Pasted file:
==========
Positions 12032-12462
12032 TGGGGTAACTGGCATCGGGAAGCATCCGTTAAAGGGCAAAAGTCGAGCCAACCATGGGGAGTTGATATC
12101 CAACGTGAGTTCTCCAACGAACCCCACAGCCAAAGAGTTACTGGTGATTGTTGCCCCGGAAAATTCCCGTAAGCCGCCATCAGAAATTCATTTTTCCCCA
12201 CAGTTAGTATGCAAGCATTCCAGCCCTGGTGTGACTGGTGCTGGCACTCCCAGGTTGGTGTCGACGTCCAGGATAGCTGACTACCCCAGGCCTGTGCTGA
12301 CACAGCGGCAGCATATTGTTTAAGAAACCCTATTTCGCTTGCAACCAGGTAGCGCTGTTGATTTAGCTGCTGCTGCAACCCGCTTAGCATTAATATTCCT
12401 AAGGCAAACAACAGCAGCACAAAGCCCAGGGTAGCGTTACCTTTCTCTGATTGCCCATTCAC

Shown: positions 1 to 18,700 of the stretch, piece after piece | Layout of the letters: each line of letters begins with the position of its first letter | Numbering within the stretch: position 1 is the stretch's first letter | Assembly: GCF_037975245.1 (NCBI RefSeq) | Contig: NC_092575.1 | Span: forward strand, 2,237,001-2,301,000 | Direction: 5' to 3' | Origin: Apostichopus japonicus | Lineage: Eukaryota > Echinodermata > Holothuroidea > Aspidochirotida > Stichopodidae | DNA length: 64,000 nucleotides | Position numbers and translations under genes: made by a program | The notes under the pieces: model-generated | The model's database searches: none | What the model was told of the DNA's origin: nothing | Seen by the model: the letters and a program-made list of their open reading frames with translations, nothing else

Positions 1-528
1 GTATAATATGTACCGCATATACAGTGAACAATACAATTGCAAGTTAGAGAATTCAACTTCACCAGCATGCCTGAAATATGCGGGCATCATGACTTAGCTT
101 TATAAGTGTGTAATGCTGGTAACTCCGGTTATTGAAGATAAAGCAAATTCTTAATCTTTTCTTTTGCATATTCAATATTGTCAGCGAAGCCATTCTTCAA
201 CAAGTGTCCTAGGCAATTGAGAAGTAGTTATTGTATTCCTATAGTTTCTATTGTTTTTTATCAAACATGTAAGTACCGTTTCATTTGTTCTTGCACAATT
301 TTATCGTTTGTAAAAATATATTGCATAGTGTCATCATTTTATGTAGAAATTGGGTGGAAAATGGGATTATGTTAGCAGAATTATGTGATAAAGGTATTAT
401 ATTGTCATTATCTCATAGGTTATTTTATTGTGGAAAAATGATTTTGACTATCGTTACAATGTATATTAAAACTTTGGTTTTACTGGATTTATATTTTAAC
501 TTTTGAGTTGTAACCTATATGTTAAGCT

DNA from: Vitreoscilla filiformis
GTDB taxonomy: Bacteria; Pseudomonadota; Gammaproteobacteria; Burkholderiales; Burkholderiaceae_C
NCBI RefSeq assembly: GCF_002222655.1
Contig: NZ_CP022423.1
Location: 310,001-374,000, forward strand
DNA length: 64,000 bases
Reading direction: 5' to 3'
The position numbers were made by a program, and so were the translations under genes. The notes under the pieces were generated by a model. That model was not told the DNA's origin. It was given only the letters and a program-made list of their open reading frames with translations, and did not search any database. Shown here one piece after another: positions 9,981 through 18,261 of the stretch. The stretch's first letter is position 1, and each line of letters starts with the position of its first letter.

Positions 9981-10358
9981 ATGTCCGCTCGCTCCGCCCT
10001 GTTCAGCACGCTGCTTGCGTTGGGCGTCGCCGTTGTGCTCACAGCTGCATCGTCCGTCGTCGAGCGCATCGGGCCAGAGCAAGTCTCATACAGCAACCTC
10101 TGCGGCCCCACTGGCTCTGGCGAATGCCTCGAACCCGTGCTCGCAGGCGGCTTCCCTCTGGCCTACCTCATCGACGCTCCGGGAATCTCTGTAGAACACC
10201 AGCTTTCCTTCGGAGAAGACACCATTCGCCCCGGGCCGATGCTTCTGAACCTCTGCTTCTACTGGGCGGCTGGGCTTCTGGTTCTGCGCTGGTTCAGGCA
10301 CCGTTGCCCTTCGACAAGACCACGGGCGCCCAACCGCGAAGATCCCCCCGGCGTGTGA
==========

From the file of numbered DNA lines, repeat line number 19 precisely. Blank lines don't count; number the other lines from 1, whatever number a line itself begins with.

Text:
Location: 310,001-374,000, forward strand